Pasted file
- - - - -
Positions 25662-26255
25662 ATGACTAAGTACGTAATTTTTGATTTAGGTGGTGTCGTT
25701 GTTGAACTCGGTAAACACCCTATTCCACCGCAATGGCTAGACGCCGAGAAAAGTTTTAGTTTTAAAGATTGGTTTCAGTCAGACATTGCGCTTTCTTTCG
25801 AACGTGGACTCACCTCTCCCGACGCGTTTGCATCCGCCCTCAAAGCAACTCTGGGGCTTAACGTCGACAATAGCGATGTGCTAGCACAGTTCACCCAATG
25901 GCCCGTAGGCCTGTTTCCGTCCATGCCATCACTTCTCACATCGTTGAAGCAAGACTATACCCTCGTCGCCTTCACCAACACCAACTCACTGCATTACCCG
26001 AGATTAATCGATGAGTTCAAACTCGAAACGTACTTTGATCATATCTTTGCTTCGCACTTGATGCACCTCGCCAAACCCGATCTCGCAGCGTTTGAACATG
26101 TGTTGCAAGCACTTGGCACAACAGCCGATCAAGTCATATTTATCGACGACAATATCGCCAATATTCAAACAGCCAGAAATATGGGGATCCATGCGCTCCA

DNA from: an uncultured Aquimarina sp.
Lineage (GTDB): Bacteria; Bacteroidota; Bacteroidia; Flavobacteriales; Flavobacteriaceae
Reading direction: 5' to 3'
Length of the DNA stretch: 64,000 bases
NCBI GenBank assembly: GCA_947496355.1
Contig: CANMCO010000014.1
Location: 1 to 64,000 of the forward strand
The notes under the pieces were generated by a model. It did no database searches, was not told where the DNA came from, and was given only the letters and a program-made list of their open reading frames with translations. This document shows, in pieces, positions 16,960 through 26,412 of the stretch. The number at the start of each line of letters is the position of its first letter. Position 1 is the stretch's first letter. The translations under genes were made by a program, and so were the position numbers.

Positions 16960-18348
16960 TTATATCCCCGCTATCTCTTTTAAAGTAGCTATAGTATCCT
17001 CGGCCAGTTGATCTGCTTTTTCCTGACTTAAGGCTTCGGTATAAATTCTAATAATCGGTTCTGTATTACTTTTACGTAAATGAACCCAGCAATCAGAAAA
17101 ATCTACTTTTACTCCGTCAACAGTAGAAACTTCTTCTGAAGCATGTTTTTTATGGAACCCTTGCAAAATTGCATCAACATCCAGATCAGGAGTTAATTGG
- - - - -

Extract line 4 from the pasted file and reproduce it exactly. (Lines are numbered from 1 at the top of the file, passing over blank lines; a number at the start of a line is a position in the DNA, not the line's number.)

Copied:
25801 AACGTGGACTCACCTCTCCCGACGCGTTTGCATCCGCCCTCAAAGCAACTCTGGGGCTTAACGTCGACAATAGCGATGTGCTAGCACAGTTCACCCAATG